Crisis: A Record of the Darker Races, Vol. I, No. 3

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W. E. B. Du Bois 1910
  • Object and Mission, Committee Members, Advertisements
  • Along the Colored Line: Political, The Courts, Social Uplift
  • Along the Colored Line: Colored Colleges, Education
  • Along the Colored Line: The Church, Economic, Art
  • Opinion: The Appeal to Europe
  • The Ghetto
  • Gompers, "Colored," Voting, Negro Soldiers, In South Africa
  • A Winter Pilgrimage
  • Editorial: Envy, The Truth, Opportunity
  • Editorial: Schools, The Old Story, Social Equality
  • Editorial: Ashamed, Jesus Christ in Baltimore, Except Servants
  • Social Control by Jane Addams, of Hull House
  • The Teacher by Leslie Pinckney Hill
  • Employment of Colored Women in Chicago
  • The Burden
  • Talks about Women by Mrs. John E. Milholland, Annual Report of British East Africa
  • What to Read
  • The Lady of the Slave States
  • Race Prejudice in the Orient
  • Advertisements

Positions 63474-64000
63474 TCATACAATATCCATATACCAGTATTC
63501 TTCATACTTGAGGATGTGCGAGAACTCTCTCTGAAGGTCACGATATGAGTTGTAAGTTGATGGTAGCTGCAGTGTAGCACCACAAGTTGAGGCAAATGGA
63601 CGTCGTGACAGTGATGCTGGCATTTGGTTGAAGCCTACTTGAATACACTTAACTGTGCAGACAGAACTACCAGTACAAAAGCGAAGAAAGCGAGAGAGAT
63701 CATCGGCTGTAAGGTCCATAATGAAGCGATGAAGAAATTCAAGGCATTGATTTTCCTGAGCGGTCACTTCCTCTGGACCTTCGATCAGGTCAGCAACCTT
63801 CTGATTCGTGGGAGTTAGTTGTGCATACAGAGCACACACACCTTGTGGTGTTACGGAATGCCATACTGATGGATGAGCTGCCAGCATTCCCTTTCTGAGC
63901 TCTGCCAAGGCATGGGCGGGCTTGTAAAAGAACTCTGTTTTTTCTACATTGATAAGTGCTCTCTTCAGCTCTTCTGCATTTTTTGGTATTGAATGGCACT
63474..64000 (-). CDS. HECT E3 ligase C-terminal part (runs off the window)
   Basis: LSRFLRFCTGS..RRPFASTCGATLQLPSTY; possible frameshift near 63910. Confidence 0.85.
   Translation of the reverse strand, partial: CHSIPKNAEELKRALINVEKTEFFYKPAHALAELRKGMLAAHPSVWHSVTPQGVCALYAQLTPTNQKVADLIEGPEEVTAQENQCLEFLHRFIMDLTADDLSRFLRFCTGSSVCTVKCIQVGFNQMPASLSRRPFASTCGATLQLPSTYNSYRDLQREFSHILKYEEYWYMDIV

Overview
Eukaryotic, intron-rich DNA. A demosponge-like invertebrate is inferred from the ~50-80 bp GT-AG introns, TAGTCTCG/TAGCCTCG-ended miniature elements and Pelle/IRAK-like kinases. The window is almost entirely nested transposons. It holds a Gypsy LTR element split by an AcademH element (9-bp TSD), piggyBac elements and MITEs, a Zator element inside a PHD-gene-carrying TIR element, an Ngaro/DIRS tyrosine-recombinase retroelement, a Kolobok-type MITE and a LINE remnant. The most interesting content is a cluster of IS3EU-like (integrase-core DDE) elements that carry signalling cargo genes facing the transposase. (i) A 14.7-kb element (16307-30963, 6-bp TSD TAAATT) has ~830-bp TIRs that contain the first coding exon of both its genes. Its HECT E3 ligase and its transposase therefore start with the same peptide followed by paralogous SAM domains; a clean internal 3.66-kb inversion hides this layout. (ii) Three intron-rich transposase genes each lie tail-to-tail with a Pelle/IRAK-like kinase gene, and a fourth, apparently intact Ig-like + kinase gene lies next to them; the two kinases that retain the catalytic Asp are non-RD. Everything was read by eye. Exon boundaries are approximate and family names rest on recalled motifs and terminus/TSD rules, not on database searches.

The Crisis is the official publication of the NAACP first published in 1910 with W. E. B. Du Bois, one of the founders, as editor. He exercised almost total control of the content and opinions of the publication until he resigned in 1934. Du Bois was one of the most ardent advocates for total civil rights for all racial minorities and was a prolific author for the cause. From Du Bois’ editorial: “The object of this publication is to set forth those facts and arguments which show the danger of race prejudice, particularly as manifested to-day toward colored people. It takes its name from the fact that the editors believe that this is a critical time in the history of the advancement of men.” This issue has editorials, opinions, and articles such as "An Appeal to Europe," Employment of Colored Women in Chicago," and special articles, "The Teacher," by Leslie Pinckney Hill, and, "Social Control" by Jane Addams. - Summary by Larry Wilson

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